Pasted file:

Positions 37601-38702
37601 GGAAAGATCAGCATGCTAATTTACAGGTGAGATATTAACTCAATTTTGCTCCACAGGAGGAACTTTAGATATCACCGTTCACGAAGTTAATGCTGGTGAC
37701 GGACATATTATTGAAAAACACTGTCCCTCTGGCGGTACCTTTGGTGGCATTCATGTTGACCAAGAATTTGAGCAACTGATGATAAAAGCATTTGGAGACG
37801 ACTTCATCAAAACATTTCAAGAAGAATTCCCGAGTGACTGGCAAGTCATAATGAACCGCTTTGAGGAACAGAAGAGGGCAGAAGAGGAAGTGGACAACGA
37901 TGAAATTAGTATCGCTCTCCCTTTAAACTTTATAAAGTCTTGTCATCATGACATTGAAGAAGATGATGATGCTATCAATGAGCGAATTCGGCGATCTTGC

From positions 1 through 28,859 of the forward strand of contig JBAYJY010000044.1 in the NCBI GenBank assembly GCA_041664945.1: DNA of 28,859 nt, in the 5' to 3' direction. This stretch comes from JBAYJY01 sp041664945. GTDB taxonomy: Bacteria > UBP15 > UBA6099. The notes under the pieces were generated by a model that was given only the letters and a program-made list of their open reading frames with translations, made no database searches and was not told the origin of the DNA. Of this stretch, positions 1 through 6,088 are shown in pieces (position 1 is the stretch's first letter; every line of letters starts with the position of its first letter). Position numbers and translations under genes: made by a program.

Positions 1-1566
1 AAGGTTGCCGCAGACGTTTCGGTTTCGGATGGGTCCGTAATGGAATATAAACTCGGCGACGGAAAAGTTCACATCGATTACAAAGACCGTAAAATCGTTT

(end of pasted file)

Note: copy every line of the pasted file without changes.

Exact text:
Positions 37601-38702
37601 GGAAAGATCAGCATGCTAATTTACAGGTGAGATATTAACTCAATTTTGCTCCACAGGAGGAACTTTAGATATCACCGTTCACGAAGTTAATGCTGGTGAC
37701 GGACATATTATTGAAAAACACTGTCCCTCTGGCGGTACCTTTGGTGGCATTCATGTTGACCAAGAATTTGAGCAACTGATGATAAAAGCATTTGGAGACG
37801 ACTTCATCAAAACATTTCAAGAAGAATTCCCGAGTGACTGGCAAGTCATAATGAACCGCTTTGAGGAACAGAAGAGGGCAGAAGAGGAAGTGGACAACGA
37901 TGAAATTAGTATCGCTCTCCCTTTAAACTTTATAAAGTCTTGTCATCATGACATTGAAGAAGATGATGATGCTATCAATGAGCGAATTCGGCGATCTTGC

From positions 1 through 28,859 of the forward strand of contig JBAYJY010000044.1 in the NCBI GenBank assembly GCA_041664945.1: DNA of 28,859 nt, in the 5' to 3' direction. This stretch comes from JBAYJY01 sp041664945. GTDB taxonomy: Bacteria > UBP15 > UBA6099. The notes under the pieces were generated by a model that was given only the letters and a program-made list of their open reading frames with translations, made no database searches and was not told the origin of the DNA. Of this stretch, positions 1 through 6,088 are shown in pieces (position 1 is the stretch's first letter; every line of letters starts with the position of its first letter). Position numbers and translations under genes: made by a program.

Positions 1-1566
1 AAGGTTGCCGCAGACGTTTCGGTTTCGGATGGGTCCGTAATGGAATATAAACTCGGCGACGGAAAAGTTCACATCGATTACAAAGACCGTAAAATCGTTT